I am one of the millions of Americans whose family came to the U.S. with two suitcases and debt for their safe passage into the U.S. Fast forward a few decades and you see they have fulfilled the American Dream: From qualifying for free school lunch to having very well educated professionals living in well-off suburban homes throughout the nation.
Like many immigrants, I am very thankful to the U.S. for providing the infrastructure for my family to succeed, and I am reluctant to criticize. But then I emphasize the need for constructive criticism to my students, and part of constructive criticism includes suggestions for possible solutions and willingness to converse. So I am trying to practice what I preach.
As a trained scientist, I have examined and thought about the issue of climate change, first for the scientific evidence, and then from the social and economic issues that are intricately tied into this complex problem. For decades, I modified my own behavior to become less dependent on fossil fuel, but I did not speak out due to a lack of viable solutions I could see. Recently, I have seen evidence of a viable solution, a carbon fee with 100 percent of the proceeds equally divided among all households in the U.S. in the form of a dividend. That is, a fee placed on sources of carbon dioxide (such as oil fields and coal mines) with the money equally distributed to the people so that the rising cost of goods does not overburden the poor and middle class.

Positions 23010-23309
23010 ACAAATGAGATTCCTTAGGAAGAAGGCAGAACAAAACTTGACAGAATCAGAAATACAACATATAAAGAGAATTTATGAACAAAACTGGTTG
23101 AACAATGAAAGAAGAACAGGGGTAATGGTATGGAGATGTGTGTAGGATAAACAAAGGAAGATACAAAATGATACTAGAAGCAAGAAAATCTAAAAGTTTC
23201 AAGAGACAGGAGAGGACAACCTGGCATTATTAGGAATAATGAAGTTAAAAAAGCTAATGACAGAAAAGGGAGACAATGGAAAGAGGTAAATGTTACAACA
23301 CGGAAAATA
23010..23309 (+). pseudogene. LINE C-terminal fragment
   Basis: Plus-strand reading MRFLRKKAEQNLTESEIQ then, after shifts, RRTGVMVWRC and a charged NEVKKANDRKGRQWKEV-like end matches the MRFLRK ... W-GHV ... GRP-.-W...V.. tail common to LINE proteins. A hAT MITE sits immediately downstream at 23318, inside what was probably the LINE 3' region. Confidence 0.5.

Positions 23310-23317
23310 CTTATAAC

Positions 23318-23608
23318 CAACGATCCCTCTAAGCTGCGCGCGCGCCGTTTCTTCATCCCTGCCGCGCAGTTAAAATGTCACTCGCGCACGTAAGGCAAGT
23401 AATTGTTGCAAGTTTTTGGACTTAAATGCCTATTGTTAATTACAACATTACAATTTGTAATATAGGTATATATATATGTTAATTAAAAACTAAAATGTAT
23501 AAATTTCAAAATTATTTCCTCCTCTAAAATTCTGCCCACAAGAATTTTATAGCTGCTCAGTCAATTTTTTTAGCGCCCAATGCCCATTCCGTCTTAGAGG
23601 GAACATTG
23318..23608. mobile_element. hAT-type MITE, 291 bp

With a carbon fee (set to increase every year as part of a market signal) and a 100 percent dividend, a student would receive the same amount back as a millionaire, hence empowering the student and the market to find ways to make goods and services with less carbon dioxide emissions. This is a solution that would enable us to move into a 21st century economy based upon innovative technologies and allow us to train our own people to be part of this new economy. A carbon fee would provide the market signal for Americans to begin their own solar and wind companies instead of hiring foreigners to build our offshore wind projects (as we are doing in Maryland).
So tomorrow, I am getting on a bus with strangers, enduring crowds and long lines and waits to make a statement that we need to have policies to address climate change! But those policies can have a positive impact in creating jobs and moving toward a 21st century economy. We just need to take the time to learn, listen, discuss, and be willing to take action. Hopefully, the People's Climate March will be part of this change toward a 21st century economy.
Sabrina S. Fu, Ellicott City
The writer teaches science and environmental management classes at UMUC and volunteers in Howard County for watershed stewardship, Steam Clean and Frog Watch.
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